Cherry blossom season also begins in April. A symbol of rejuvenation throughout Asia, these rosé petals also signal that spring has finally sprung on our shores – a time for celebration, or at least a picturesque stroll beneath the boughs.

Cherry blossom in Greenwich Park - Getty
Cherry blossom in Greenwich Park - Getty

In West Sussex, Nymans' tennis lawn and inside its Wall Garden, pink-petalled cherry trees join the colourful ranks of rhododendrons and camellias. The grounds, created by Ludwig Messel in the late 19th century, feature rare plant specimens from all over the world – including a Chilean collection that also flowers at this time of year.

The orchards at Hinton Ampner, Hampshire, are full of frothy cherry blossom at this time of year. First to appear are the soft pink flowers of variety 'Kanzan', followed by the paler petals of 'Mount Fuji', among others. Meanwhile, the magnolia walk is spectacular in spring, as the pink-and-white boughs come into full bloom.

For an al fresco pub lunch

Some spectacular spots for that first pub lunch or pint...

The Turf

Exminster, Devon

Sitting on a spit of land where the Exeter Ship Canal vanishes into the tidal depths of the Exe Estuary, the Turf was built in the early 19th century for the canal’s lock-keepers. Now it’s a popular pub, whose large garden has a fantastic prospect of both the estuary and verdant Devon countryside. Do note: the nearest car park is more than half a mile away, but a walk through desolate wetlands will sharpen the thirst and appetite even more.

Exminster, Devon EX6 8EE; 01392 833128; turfpub.net

The Castle at Edgehill - The Castle at Edgehill
The Castle at Edgehill - The Castle at Edgehill

The Castle at Edgehill

Banbury, Oxfordshire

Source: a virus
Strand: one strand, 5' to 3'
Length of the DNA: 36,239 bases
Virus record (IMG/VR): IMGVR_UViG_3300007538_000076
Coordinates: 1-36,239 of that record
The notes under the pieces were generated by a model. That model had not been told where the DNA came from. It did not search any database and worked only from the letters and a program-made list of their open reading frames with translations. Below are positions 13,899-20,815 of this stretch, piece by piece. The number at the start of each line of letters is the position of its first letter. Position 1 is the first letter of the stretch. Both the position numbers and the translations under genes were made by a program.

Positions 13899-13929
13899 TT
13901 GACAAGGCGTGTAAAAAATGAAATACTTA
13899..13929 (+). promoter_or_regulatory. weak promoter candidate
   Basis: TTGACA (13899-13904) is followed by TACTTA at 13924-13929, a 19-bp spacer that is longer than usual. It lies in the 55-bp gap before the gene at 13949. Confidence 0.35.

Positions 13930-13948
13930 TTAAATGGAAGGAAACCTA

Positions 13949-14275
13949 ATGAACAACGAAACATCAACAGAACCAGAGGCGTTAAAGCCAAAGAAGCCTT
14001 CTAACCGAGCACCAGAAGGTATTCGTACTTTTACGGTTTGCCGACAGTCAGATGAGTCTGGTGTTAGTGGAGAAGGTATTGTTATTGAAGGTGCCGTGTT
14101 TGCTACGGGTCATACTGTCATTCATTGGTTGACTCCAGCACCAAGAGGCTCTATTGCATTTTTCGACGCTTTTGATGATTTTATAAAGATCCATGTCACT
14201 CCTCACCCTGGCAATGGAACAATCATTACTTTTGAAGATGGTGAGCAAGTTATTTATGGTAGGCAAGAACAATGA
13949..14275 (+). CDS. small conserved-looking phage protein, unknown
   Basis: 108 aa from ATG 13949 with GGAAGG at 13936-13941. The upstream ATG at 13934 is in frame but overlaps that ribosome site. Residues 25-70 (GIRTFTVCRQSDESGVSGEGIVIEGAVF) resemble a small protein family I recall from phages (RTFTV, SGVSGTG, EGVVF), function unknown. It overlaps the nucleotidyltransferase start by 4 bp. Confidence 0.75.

Here’s a large pub garden with views to die for, which would have been literally true in 1642 when the battle of Edgehill took place in the fields below. The Castle is a historical show-stopper too, an 18th-century folly built where Charles I apparently unfurled his standard before fighting took place. Now, the scenes of sylvan views are more tranquil, and a pint of Old Hooky from pub owners Hook Norton Brewery will be an excellent idea.

Edge Hill, Banbury, Oxfordshire OX15 6DJ; 01295 670255; castleatedgehill.co.uk

Botley Hill Farmhouse - Botley Hill Farmhouse
Botley Hill Farmhouse - Botley Hill Farmhouse

Botley Hill Farmhouse

Warlingham, Surrey

Part paved and part grassed, the expansive beer garden at this listed 16th-century farmhouse has views over the lush Surrey Hills, where sheep safely graze. Returning to more earthly pleasures, the farmhouse is also home to Titsey Brewing, which is based in a former military bunker built in its grounds. Try a pint of the 3.7 per cent Gresham Hopper pale ale, an ideal thirst-quencher after a rural ramble.

Limpsfield Road, Warlingham, Surrey CR6 9QH; 01959 577154; botleyhill-farmhouse.co.uk

Kirkstall Bridge Inn

Kirkstall, Leeds

Yes, it’s next to a picturesque bridge (Grade II listed actually), which crosses the River Aire, plus this popular community pub has an expansive beer garden that stretches down to the river (and has been known to get flooded in the past). The inn is owned by the highly regarded Kirkstall Brewery, whose Dissolution IPA is an ideal drop with which to celebrate your return to the pub beer garden.

12 Bridge Road, Kirkstall, Leeds, LS5 3BW; 0113 2784044; kirkstallbridge.co.uk